Visitors to Classic & Sports Car – The London Show will not only be able to feast their eyes on the world’s most amazing period cars – but they will also be treated to a host of eye-catching historical photographs celebrating British motoring and motorsport. The inaugural show will take place from 30th October to 1st November 2015 at Alexandra Palace. Located in Alexandra Palace’s West Corridor, these amazing installations will provide real insight into automotive history featuring images celebrating Jaguar Land Rover and British F1, thanks to pictures sourced from the world’s leading automotive image agency, LAT Photographic. Jaguar Land Rover is sponsoring a 24-metre gallery featuring the top 20 iconic moments that have defined 80 years of Jaguar and 45 years of Range Rover. Entitled ‘Jaguar: 80 Glorious Years 1935-2015’, it will feature a range of imagery from […]
Nowadays affectionately known as the ‘Aunty’ Rover, the dignified P4 series of cars was launched in 1949 to carry Britain’s Rover company into the postwar era. Rover’s well-deserved reputation for building high-quality cars and the marque’s upmarket image ensured that the P4 series appealed to the company’s traditional clientele – doctors, solicitors, bank managers and others of similar social rank. Despite the rather staid image of the P4 series, over the years the cars had many interesting features like the original ‘Cyclops’ central headlight, disc brakes, a freewheel device and overdrive. The larger-engined versions were also rather nifty and could whoosh their occupants along at a very unauntie-like pace! Production continued through several model variations – but always with four or six-cylinder engines – until 1964. In the meantime, Rover experimented with gas turbine power units in P4 bodies and […]
The iconic Range Rover celebrates its 45th birthday today. Reaching the important milestone is the latest in a series of 2015 highlights for the world’s most desirable luxury SUV. At the New York International Auto Show in March, Land Rover revealed a new Range Rover flagship in the form of the exclusive SVAutobiography and the landmark six millionth Land Rover was a Range Rover Vogue SE, which rolled off the Solihull production line in April. Over the last 45 years Range Rover has delivered a series of industry firsts as it has evolved into the peerless SUV we know today. As well as introducing a host of advanced technologies, many of which have since become industry standards, the original Classic model was cited as an ‘exemplary work of industrial design’ when it became the first vehicle to be displayed at […]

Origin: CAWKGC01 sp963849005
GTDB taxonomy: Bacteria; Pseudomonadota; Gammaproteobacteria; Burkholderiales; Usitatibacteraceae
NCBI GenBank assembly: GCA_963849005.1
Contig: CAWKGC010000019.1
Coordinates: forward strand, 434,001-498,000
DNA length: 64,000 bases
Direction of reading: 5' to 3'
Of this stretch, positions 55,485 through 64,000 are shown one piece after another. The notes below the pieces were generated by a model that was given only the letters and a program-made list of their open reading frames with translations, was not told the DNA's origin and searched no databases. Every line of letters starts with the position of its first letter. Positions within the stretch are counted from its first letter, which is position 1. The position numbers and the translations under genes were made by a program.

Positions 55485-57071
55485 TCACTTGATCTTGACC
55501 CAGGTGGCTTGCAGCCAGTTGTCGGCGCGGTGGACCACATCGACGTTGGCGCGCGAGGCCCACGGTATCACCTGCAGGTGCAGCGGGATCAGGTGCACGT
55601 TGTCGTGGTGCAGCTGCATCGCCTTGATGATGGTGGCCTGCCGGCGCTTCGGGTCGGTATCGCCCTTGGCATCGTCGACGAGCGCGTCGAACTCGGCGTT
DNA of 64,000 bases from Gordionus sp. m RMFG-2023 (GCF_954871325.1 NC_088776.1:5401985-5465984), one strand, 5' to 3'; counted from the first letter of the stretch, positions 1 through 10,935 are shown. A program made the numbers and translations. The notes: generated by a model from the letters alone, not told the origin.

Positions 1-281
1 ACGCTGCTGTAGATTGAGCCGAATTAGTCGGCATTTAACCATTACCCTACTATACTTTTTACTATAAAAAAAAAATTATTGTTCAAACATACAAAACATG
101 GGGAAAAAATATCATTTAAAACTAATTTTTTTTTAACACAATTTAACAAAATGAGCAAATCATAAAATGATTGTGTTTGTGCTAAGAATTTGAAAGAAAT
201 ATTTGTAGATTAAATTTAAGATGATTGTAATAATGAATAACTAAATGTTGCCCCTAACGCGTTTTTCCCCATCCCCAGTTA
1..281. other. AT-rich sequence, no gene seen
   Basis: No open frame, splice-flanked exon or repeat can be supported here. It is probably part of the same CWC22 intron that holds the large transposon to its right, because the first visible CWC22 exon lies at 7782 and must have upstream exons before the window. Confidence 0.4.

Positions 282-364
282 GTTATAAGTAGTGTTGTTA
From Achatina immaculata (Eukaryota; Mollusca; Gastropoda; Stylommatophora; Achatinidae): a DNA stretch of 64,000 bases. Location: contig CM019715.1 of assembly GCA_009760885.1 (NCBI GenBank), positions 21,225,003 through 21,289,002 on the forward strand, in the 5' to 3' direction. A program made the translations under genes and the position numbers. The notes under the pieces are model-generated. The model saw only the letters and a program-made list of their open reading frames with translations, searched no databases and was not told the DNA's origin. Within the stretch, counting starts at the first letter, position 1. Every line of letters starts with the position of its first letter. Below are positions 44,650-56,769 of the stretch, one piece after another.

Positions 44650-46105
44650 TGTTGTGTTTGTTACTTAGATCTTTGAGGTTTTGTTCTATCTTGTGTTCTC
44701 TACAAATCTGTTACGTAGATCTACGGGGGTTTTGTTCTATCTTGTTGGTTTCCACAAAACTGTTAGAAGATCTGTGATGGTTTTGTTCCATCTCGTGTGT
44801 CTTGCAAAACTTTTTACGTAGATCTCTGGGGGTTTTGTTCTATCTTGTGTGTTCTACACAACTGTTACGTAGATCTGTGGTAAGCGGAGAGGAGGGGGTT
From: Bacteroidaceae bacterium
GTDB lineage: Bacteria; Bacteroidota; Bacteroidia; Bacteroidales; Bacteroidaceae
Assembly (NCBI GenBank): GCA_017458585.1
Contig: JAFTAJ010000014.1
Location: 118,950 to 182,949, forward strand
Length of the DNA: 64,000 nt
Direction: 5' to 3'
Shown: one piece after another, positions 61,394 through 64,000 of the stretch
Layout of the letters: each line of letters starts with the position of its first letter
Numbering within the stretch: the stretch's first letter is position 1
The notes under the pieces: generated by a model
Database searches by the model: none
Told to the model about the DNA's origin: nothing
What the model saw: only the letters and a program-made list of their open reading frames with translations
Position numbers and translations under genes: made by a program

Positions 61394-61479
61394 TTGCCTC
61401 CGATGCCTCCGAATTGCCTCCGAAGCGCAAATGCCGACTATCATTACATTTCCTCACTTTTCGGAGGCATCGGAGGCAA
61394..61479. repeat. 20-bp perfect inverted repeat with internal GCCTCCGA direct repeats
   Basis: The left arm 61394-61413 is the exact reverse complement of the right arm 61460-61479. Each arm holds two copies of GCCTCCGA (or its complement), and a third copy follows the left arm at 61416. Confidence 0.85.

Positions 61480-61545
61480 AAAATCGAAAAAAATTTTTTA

The accountancy firm Deloitte has had a £14m fine relating to its dealings with collapsed car maker MG Rover cut to £3m after an appeal. The reduced penalty was announced on Monday after an appeals tribunal earlier this year threw out eight of 13 charges against the firm in a case brought by the Financial Reporting Council (FRC). It also cut the fine imposed on former Deloitte partner Maghsoud Einollahi from £250,000 to £175,000 and reversed his three-year ban from the profession. Instead, he and Deloitte were given a “severe reprimand”. MG Rover entered administration in 2005 with debts of £1.4bn and more than 6,000 job losses. It had been bought by directors known as the Phoenix Four for a token £10 five years earlier. The FRC filed a formal complaint against the firm and Einollahi in 2012 and the […]
Land Rover will unveil the Range Rover SVAutobiography at the 2015 New York International Auto Show, adding even more luxury, design sophistication and performance to an enhanced line-up. Speaking ahead of the exclusive model’s world premiere in New York, Land Rover’s Design Director and Chief Creative Officer Gerry McGovern stated: “With the SVAutobiography we have taken the opportunity to optimise the Range Rover’s luxury execution and precision while delivering beautiful detailing that considerably enhances the customer’s experience of our flagship vehicle.” Exclusively crafted at Special Vehicle Operations’ (SVO) Technical Centre in the UK, SVAutobiography features unique exterior design enhancements, an exclusive premium leather interior with unique trim finishes and the option of a 550PS 5.0-litre V8 supercharged engine for the first time. As a result, the SVAutobiography is the most luxurious and powerful series-production Range Rover in the model’s successful […]
The week we have a video documentary which traces the rise and fall of a great British brand that is largely unknown in the US, Rover. And no, we don’t mean Range Rover. Well, not totally. In the days when Britain’s car industry was the envy of the world, Rover epitomized everything to which the driver of taste aspired, but in 2005 it reached the end of the road. The film explores how Rover cars went from defining their eras to becoming victims of their times, telling the story behind the key models to the controversial joint ventures with Japanese and Indian manufacturers in later years.